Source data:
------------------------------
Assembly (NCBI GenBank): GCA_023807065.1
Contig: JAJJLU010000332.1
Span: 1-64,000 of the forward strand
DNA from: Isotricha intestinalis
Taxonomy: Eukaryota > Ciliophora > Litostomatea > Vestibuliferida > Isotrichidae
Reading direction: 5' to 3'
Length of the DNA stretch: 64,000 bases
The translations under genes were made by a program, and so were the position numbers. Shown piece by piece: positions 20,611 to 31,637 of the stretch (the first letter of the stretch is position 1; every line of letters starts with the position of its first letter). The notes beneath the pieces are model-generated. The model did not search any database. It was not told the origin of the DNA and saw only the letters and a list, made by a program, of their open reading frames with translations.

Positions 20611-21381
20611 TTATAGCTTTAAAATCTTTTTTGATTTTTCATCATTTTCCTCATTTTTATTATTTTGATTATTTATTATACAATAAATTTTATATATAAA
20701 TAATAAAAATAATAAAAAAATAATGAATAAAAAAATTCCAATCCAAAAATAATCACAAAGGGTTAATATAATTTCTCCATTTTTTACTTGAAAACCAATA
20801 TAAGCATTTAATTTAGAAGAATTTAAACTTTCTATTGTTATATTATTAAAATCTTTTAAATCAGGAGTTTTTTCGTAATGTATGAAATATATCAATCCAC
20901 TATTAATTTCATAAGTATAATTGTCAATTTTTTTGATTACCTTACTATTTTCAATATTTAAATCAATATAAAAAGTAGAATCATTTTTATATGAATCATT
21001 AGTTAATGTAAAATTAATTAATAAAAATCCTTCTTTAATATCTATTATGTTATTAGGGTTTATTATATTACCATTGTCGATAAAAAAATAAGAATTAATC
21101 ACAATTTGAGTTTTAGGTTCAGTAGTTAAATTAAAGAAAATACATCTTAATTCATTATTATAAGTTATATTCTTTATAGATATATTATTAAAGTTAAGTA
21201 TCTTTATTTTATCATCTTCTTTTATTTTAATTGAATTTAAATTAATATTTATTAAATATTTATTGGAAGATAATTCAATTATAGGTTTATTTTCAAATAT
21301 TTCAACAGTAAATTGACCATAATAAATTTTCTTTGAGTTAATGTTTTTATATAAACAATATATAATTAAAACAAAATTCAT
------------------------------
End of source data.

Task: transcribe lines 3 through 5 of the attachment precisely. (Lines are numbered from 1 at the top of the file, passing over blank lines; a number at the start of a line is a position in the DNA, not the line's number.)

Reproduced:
Span: 1-64,000 of the forward strand
DNA from: Isotricha intestinalis
Taxonomy: Eukaryota > Ciliophora > Litostomatea > Vestibuliferida > Isotrichidae